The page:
There may not be such a thing as free cash, but an interest-free loan of up to a quarter-million dollars may be the closest thing to it.
Administrators of the federal Advance Payments Program say they’ve seen a big jump in applications since the interest-free portion of the loan was increased to $250,000 (from $100,000 previously) earlier this year.
For Jason Lenz, it couldn’t have come at a better time.
“Consider how much our input prices have increased. Fertilizer in particular is well over double what we would normally pay over the last five or 10 years,” said the Bentley-area grain producer.
“There is probably no better time to apply than now because this year’s crop was by far the most expensive crop we’ve ever grown as far as putting dollars into the ground.
“Having this program just gives you so much flexibility. I can buy my inputs for the next year at the right time or take advantage of some of the price opportunities that always happen in the fall.”
Lenz is not alone.
The Canadian Canola Growers Association, one of 30 administrators of the program, has received about 8,000 applications so far this year, roughly 1,000 more than last year at this time, the farm group’s director of finance and operations said on November 21.
The size of loans has also gone up, said Dave Gallant.
“Last year the average advance was $187,000,” he said. “This year, before the [interest] announcement, it was at $230,000. Today it’s hovering around $256,000.”
His organization has already loaned $2 billion so far and there are still four months left in the program year, said Gallant.
“A normal year for us would be $1.6 billion,” he said. “This year, depending on how farmer sign-up continues, over the next couple of months we could finish off at $2.2 billion or $2.3 billion.”
The jump in applications has been even higher on a percentage basis at FarmCash, a division of Alberta Wheat.
About $60 million has been loaned to 319 producers so far this year, putting FarmCash on track to double last year’s total loans of $37 million to 196 producers.
“During this time of high interest rates it’s becoming more imperative for producers to use low-interest financing tools,” said Syeda Khurram, chief operating officer of FarmCash.
“This is really helping them improve their bottom lines and giving them access to more cash flow to help them recover from last year’s drought and ongoing inflation.”
Loans of up to $1 million
The Advance Payments Program allows farmers to get a low-interest loan of up to $1 million covering half of the market value of eligible agricultural products (including grain, livestock, produce and honey) that are pledged as security. The interest rate for most administrators of the program is typically less than the prime rate, with many offering prime minus 0.75 per cent.
Only about a quarter of Alberta producers have applied for a cash advance loan, said Khurram.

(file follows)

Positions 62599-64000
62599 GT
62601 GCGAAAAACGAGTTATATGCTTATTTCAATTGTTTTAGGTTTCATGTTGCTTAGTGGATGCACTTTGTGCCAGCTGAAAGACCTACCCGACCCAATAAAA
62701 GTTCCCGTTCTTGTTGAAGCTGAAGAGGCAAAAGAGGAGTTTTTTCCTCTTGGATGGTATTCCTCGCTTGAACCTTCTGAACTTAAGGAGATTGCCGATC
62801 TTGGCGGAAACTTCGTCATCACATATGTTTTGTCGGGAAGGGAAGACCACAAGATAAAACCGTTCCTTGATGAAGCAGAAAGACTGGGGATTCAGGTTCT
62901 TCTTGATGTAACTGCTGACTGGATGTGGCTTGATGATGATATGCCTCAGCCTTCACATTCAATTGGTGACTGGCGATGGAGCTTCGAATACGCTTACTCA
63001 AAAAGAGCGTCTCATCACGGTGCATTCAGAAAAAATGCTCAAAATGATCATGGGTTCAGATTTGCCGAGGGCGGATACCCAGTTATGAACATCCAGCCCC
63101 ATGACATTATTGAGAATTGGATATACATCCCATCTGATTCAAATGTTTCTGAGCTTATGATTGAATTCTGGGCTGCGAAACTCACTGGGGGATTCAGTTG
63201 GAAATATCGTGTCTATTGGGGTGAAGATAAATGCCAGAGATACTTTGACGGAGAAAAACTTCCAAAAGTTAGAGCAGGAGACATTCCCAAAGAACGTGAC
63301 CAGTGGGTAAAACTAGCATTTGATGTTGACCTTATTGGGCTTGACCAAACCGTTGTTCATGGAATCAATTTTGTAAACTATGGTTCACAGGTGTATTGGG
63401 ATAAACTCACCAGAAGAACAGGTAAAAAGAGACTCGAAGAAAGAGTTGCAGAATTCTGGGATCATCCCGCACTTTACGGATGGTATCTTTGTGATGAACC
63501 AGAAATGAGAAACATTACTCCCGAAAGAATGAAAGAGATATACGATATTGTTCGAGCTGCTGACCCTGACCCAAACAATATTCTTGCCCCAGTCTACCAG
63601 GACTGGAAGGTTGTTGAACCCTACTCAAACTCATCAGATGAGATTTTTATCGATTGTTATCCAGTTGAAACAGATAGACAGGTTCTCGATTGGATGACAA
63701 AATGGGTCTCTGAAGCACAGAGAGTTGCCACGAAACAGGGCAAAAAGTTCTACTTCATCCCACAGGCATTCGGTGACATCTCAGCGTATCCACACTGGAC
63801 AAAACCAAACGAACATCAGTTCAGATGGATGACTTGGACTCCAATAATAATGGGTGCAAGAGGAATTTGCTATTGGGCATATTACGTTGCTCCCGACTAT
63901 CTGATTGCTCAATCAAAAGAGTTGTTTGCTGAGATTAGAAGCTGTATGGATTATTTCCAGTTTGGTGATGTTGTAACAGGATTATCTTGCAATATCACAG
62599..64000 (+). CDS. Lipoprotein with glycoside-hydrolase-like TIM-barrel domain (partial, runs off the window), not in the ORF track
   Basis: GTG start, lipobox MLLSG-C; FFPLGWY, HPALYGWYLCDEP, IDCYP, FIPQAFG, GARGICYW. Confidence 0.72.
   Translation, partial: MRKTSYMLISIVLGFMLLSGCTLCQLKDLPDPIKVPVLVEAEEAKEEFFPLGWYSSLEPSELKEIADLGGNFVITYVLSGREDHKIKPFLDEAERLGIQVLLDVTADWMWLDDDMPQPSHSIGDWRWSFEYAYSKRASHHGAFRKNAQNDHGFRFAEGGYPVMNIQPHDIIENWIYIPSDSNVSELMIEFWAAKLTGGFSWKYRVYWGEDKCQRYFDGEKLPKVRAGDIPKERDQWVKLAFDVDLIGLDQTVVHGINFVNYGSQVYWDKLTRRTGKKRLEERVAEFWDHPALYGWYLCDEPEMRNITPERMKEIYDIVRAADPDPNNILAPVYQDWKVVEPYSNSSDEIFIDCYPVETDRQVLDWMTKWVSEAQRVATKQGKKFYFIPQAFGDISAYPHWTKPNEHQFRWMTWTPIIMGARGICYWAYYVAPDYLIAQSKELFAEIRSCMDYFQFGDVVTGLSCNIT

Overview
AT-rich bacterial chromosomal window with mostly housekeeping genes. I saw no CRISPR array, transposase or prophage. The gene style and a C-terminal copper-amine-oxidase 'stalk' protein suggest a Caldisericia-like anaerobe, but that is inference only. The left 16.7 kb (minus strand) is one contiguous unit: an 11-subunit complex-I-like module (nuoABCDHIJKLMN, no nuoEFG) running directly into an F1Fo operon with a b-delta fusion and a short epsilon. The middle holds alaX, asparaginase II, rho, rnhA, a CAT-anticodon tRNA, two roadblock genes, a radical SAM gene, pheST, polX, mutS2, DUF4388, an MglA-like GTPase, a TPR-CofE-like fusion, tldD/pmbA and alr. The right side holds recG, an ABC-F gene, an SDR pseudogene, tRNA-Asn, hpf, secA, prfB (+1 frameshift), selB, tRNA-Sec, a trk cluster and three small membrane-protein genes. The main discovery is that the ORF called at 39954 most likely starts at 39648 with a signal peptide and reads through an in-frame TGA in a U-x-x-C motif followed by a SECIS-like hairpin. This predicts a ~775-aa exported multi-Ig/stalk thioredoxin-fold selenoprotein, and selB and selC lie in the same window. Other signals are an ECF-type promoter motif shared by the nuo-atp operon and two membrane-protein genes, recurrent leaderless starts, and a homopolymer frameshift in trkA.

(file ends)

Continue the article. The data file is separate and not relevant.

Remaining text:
“Clearly there is work to be done,” she said. “There needs to be awareness for producers because it helps them.
“There has been some feedback where they’ve said, ‘I wish I was aware of this program before. I wish I would’ve had somebody to talk to who knew how to use it.’”
Advances are repaid as farmers sell their production, with up to 18 months allowed to fully repay the advance for most commodities, and up to 24 months for cattle and bison. The $250,000 interest-free portion will stay in place throughout the 2022 and 2023 program years.
Ottawa picks up the tab for the interest-free portion, as well as guaranteeing the loan, but doesn’t put any strings on how the money is used.
Although the interest-free portion of the loan was increased to help producers fight the rising costs of fuel, fertilizer and seed, it can be used for virtually anything, Khurram said.
“As long as you’re an agricultural producer, you can apply for up to $1 million, and as long as you meet the criteria of payment timelines, you can use it wherever you want to.
“The federal government is not asking producers to do a report on where the advance is being used, so it could be anywhere on their farming operations.”
When it raised the interest-free portion in June, the government estimated borrowers would save an average of $5,500 in interest.
The prime rate has gone up since then. It was 3.7 per cent in June and has since risen to 5.95 per cent, with a further hike likely in December, 2022. When it upped the interest-free portion in June, the government estimated it would cost $61 million over two years.
Applying for a cash advance is simple, said Lenz, noting he received his loan three days after submitting his application.
“It’s just so easy to do,” he said. “Having those loan dollars in place allows me to sell my grain when I want to rather than when I need to. It’s saying that I can maybe wait for better pricing opportunities other than needing to sell to create some cash flow for my farm.”
Additional security is required for advances on products that are either in production or non-storable, as well as for loans where the security is animals or animal products. This can include potential proceeds from a risk management program such as AgriInsurance or AgriStability.
Because the advance is considered a loan, it is not deemed income for tax purposes.
The program distributed $2.4 billion in advances last year to 17,430 producers across the country. That number is bound to increase sharply this year.
“I suspect the overall program across Canada will now be closer to $3 billion to $3.2 billion,” said Gallant.
A list of cash advance administrators, as well as their administration fees and rates on the interest-bearing portion of the loans, can be found at the Government of Canada website.